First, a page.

William Patrick Tandy
was a welcome sight in our flight from
the hard and dirty streets of Brotherly
Love. The red neon light made us look
like we'd just gone for a swim in a vat
of used Pennzoil.
A landmark on the 70/73
circle in Marlton, Olga's is the only
place, at this hour, in which an ensanguined
clan of Jersey Shore fugitives might find
20-minute solace in a cup of black coffee
before making the long, lightless leap
across the South Jersey pines.
The hostess, a plain, middle-aged
woman, eyed us warily, doing her best
to maintain an air of professional friendliness.
But her eyes belied her fear; they said
that she was neither accustomed to nor
comfortable with a small band of blood-spattered
thugs occupying one of her diner's better
tables at 1:30 in the morning, driving
out the more respectable (or at least
more discreet) night owls.
"How many?" she
said, as though she were asking her exterminator
just how bad the problem was.
"Just a moment."
She disappeared into the kitchen, returning
a minute later with four menus in hand
and the determined look of a Woman in
Charge. "This way, please."
She led us to a table in
the farthest corner of the restaurant,
far removed from any of the other paying
customers. We sat down and thanked her
as she dispensed the menus.
"Your waitress will
be right with you," she mumbled before
retreating to the well-lit world of the
register, like a tourist heading inland
at the first mention of a hurricane.
Before long, a young blonde
approached our table a fourth-generation
alternachick, her pierced head exuding
the jaded confidence of a daytime student
who planned to have her nights free one
day. She smacked a piece of gum as she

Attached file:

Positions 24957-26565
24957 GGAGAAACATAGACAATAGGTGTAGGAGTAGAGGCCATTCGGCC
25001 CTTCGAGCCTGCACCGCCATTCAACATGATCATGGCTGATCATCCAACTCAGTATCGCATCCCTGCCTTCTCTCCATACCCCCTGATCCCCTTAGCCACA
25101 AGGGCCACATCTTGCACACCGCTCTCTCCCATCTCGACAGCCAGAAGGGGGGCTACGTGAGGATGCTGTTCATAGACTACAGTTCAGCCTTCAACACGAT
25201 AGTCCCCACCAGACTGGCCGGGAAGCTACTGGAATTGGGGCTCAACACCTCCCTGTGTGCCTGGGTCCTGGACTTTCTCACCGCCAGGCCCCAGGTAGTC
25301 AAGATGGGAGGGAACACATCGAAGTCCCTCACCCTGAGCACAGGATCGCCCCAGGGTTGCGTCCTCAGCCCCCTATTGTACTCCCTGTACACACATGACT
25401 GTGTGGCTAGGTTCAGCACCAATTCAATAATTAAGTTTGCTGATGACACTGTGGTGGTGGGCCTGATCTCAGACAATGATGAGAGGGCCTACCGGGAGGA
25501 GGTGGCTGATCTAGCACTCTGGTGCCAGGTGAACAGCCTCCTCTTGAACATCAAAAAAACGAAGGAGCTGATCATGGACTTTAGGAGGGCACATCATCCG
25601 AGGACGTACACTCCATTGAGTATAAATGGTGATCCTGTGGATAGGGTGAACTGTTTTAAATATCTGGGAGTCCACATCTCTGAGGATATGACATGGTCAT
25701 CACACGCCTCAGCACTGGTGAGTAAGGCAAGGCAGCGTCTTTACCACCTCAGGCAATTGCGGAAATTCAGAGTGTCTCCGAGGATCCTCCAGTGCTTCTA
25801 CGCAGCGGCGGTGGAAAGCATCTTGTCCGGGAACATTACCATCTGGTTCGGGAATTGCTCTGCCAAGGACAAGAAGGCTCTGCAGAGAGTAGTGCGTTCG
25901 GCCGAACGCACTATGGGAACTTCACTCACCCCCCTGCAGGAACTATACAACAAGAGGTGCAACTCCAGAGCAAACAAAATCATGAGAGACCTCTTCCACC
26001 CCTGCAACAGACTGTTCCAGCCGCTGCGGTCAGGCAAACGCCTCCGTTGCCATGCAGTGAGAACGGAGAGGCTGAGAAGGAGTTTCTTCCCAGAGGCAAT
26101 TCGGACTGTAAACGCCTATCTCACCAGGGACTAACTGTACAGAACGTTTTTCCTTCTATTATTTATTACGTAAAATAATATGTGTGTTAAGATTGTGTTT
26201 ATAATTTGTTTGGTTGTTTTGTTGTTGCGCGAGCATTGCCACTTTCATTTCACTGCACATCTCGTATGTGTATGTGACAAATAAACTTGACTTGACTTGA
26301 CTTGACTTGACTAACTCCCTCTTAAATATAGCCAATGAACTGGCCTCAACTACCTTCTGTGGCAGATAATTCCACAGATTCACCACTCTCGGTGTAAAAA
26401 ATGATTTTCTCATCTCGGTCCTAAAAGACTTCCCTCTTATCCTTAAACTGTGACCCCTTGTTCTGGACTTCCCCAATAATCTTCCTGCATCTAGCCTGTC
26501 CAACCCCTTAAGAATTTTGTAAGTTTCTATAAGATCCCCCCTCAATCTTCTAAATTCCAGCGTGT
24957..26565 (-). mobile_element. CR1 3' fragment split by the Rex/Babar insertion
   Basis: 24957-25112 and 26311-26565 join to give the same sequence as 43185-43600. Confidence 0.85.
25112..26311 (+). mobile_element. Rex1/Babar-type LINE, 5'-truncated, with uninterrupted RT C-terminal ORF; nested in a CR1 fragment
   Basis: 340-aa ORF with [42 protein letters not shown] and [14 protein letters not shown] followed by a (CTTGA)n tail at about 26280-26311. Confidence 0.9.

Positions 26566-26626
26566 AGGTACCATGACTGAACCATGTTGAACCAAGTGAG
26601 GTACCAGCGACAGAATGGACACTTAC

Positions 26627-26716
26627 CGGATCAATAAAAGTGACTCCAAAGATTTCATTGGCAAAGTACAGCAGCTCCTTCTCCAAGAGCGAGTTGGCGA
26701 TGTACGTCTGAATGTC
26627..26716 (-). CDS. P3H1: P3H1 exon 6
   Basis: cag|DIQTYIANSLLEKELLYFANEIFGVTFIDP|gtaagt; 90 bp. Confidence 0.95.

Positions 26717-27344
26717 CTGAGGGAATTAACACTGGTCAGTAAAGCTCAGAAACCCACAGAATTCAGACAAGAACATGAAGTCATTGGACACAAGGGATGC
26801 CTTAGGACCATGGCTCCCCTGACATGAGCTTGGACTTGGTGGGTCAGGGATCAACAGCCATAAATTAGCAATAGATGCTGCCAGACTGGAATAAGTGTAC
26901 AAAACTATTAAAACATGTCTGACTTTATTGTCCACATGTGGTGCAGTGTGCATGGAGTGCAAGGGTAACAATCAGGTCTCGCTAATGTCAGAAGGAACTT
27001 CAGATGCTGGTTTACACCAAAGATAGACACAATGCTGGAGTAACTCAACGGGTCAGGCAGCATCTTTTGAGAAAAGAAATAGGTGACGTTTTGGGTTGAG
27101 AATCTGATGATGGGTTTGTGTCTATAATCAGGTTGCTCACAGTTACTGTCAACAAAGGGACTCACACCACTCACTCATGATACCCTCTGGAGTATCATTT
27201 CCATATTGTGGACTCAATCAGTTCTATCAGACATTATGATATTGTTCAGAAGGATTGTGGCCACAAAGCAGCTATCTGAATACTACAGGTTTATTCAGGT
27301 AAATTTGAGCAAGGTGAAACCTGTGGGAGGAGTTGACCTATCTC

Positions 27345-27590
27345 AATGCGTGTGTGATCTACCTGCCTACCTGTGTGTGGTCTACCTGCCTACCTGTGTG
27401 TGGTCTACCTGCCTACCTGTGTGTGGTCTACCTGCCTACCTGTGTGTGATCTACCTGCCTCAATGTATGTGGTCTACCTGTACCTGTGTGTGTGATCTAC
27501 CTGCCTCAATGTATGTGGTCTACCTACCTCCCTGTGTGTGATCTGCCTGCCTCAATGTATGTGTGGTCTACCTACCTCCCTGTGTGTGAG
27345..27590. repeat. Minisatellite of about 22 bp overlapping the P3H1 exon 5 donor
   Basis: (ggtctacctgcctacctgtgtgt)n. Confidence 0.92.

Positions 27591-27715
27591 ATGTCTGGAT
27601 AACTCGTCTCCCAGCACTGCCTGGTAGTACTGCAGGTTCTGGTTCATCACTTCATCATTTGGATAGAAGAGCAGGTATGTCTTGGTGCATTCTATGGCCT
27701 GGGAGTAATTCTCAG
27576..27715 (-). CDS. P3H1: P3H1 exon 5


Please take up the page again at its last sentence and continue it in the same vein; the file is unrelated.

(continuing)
broke out her pad and pen.
"So," she said,
unfazed by the carnage before her. "GWAR?"
Well, kiss my grits...
Jersey diners are their
own special breed; don't let anyone tell
you anything different. From the Mom &
Pop-run greasy spoon to the bustling franchise,
each is its own experience. A few will
kiss your ass, but a whole lot more will
all but kick it.
Some will throw you out
as soon as serve you, while others redefine
the boundaries of human tolerance. (I
would have thrown myself out, given the
opportunity, on more than one occasion.)
But they're often as much
about the food as Philadelphia fans are
about the sportsmanship; sure, the diner
feeds the appetite, but there's more at
play when, just like Zevon, you find yourself
staring in that empty
coffee cup at three in the morning.
Looking back on where you've
been, watching out for where you're going.
Plotting your next move...
Route 30, ten minutes outside Atlantic
City, stands the Absecon Denny's, for
years the subject of a long, litigious
battle over alleged discrimination in
its hiring practices. Along with the Galloway
Diner in neighboring Galloway Township,
it was for a long time one of the very
few all-night establishments of any kind
in that flat, haunted corner of the state.
A place to comfortably burn off the ferocity
borne of Wild Turkey and a cup of raw
sugar by running a few laps in the parking
lot at 2:30 a.m., without fear of being
misconstrued, and still go home with a
new set of flatware.
And also return to a basket
of seasoned fries and a cup of coffee
or a Coke, brought by a waitress named
Alice. She was quiet, our Alice, never
speaking more than necessary, and always